How does one come to a decision about such a thing? I am utterly perplexed. I sincerely believed we were on the right path. And I don’t regret any of it… but I’m just not sure I can keep it up. It’s heart-wrenching to imagine giving up, and it’s painful to imagine the risks I’ll face if I continue. Nobody can really tell us the right thing to do, and it just hurts.
Hello, everyone! It has been a while. I’ve been burned out and having a crisis of faith and a crux in my life’s direction and all that good stuff. I wouldn’t say I’m totally out of the woods, but I’m certainly feeling like I see some light.
A friend sent me an article the other day by Suzy Cohen on the topic of methylation. Even as I type that, my spell-check is lighting up red and maybe your eyes have already glazed over. But if you haven’t heard this term before, please just hang on with me for a minute. Not only does methylation affect fertility and fetal health, but Cohen lists many other diseases in which methylation has a role – diseases such as fibromyalgia, pulmonary embolisms, anxiety, diabetes, ADD/ADHD, allergies, and many more. Perhaps the health problems you or a loved one are experiencing could come down to a glitch with this particular biological function.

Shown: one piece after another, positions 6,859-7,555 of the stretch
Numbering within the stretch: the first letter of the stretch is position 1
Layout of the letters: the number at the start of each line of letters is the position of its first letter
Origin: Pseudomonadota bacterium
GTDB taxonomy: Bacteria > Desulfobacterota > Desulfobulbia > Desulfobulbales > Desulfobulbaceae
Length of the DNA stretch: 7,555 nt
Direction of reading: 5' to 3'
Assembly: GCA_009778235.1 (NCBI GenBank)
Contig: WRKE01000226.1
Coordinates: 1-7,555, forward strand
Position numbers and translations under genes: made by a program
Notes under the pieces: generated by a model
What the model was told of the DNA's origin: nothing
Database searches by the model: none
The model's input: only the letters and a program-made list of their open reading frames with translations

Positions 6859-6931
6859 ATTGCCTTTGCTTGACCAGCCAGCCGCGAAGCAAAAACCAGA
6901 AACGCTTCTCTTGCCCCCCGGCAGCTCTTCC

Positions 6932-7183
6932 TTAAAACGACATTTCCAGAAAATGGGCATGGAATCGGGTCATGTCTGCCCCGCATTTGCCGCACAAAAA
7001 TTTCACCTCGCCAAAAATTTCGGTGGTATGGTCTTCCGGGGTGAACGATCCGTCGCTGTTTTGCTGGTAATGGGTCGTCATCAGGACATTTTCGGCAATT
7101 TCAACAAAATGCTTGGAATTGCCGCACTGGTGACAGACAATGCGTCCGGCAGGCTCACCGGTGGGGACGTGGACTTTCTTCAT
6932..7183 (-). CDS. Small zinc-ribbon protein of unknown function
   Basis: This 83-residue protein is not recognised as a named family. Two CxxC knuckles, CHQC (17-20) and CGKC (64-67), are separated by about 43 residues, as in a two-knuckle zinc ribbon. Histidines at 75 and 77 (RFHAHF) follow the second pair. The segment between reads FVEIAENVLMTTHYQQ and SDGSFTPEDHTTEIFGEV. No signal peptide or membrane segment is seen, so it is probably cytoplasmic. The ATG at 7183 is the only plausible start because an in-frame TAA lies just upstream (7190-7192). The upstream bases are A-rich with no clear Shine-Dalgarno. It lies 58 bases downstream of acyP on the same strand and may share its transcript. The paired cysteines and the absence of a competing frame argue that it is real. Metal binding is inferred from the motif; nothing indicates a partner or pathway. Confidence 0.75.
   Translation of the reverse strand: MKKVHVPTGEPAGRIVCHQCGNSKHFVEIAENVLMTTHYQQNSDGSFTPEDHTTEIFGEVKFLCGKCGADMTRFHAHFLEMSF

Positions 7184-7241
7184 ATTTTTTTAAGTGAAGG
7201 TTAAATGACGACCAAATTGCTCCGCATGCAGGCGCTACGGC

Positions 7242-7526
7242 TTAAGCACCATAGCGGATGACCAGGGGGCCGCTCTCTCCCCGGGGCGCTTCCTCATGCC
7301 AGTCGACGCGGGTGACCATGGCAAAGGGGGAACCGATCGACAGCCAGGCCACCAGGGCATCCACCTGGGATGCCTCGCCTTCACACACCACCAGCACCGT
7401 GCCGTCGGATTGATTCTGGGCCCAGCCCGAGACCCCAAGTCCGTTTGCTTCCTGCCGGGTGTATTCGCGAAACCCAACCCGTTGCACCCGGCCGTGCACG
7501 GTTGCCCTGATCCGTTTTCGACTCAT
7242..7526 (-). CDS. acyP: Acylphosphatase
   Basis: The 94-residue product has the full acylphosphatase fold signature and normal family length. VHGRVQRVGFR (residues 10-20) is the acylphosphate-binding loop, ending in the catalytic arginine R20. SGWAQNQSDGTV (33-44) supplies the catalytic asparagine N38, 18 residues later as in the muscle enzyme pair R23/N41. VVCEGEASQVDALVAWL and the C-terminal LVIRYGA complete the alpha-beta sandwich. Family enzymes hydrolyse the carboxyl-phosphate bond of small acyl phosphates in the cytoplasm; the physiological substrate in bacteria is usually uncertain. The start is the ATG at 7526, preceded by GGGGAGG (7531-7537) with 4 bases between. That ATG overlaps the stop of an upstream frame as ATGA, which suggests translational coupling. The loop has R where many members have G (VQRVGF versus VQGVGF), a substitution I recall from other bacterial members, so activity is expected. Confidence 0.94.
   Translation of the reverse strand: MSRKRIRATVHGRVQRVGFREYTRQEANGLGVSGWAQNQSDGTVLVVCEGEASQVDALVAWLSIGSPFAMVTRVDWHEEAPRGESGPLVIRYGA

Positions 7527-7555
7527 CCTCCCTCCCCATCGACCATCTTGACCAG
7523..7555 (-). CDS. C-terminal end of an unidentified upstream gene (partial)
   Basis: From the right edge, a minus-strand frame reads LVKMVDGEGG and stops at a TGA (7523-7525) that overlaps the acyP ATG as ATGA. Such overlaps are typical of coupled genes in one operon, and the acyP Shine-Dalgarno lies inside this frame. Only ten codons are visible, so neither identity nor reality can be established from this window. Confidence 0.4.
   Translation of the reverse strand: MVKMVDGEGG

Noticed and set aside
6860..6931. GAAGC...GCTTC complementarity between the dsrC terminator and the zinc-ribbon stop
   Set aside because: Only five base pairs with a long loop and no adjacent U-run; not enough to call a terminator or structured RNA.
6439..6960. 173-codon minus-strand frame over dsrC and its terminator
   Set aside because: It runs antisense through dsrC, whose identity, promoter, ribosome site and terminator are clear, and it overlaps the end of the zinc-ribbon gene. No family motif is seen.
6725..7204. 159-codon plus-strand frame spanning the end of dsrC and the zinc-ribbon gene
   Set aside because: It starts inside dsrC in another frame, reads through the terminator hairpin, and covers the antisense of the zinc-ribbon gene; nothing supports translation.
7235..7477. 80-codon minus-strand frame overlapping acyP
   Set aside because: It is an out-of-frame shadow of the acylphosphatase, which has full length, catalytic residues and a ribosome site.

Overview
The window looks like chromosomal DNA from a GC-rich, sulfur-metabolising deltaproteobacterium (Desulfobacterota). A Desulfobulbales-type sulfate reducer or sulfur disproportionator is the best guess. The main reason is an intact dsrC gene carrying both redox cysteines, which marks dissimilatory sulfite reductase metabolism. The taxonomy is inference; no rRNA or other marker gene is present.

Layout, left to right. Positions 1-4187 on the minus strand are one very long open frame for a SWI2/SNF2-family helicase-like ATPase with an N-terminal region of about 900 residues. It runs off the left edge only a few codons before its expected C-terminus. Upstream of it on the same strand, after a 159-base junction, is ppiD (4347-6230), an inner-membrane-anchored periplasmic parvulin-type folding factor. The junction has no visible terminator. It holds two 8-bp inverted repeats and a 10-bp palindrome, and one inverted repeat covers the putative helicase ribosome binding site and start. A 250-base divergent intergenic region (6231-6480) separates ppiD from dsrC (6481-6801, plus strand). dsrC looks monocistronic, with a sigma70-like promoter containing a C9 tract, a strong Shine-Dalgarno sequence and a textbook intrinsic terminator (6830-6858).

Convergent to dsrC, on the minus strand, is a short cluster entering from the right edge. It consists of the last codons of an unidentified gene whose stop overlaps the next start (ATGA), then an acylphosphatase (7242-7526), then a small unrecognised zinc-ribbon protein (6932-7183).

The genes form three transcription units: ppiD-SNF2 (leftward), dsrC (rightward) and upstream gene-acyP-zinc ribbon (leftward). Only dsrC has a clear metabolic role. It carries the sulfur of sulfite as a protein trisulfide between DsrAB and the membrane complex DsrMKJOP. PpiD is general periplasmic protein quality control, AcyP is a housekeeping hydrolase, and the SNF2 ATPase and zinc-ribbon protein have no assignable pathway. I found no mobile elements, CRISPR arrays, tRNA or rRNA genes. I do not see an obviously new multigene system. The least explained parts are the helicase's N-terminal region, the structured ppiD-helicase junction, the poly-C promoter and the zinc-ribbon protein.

Many of you already know about MTHFR. For those that haven’t heard of it, MTHFR is an acronym for a gene mutation that occurs in approximately 35% of the population of the population (according to Dr. Mark Hyman). This mutation affects the way our bodies process certain nutrients. Some of you have been diagnosed with this gene mutation and are on supplements — high doses of folic acid, usually. I, myself, take methylfolate instead of folic acid, since folate is what naturally occurs in food sources (such as broccoli) and is more bioavailable. This particular supplement is what my integrative medicine doctor prescribed for me, and this article by Dr. Mark Hyman suggests that we actually AVOID folic acid for several reasons. (Ah, the Internet. So full of conflicting information!)
My reproductive endocrinologist did not present me with the same kind of information about folic acid that my integrative medicine doc (Dr. E) did. What’s funny is that Dr. E was a chiropractor by training, and yet the information I got from him was much more instructive for my life than the information I got from the fertility specialist! And so, it never surprises me when I find better information on the Huffington Post than I do on WebMD. (WebMD turned up two articles with the search tag “MTHFR.” Two!)
My reproductive endocrinologist instructed me to keep taking “one milligram of folic acid” every day. However, Dr. E explained that the MTHFR mutation affects my ability to actually convert folic acid into a usable form. So what I really need to take is methylfolate, plus a methyl-B-12. Some day, I may find out that I need something slightly different, or something else in addition… Science is always changing, and good doctors will always be open to new information. (This is exactly why I knew I had to get away from my reproductive endocrinologist!)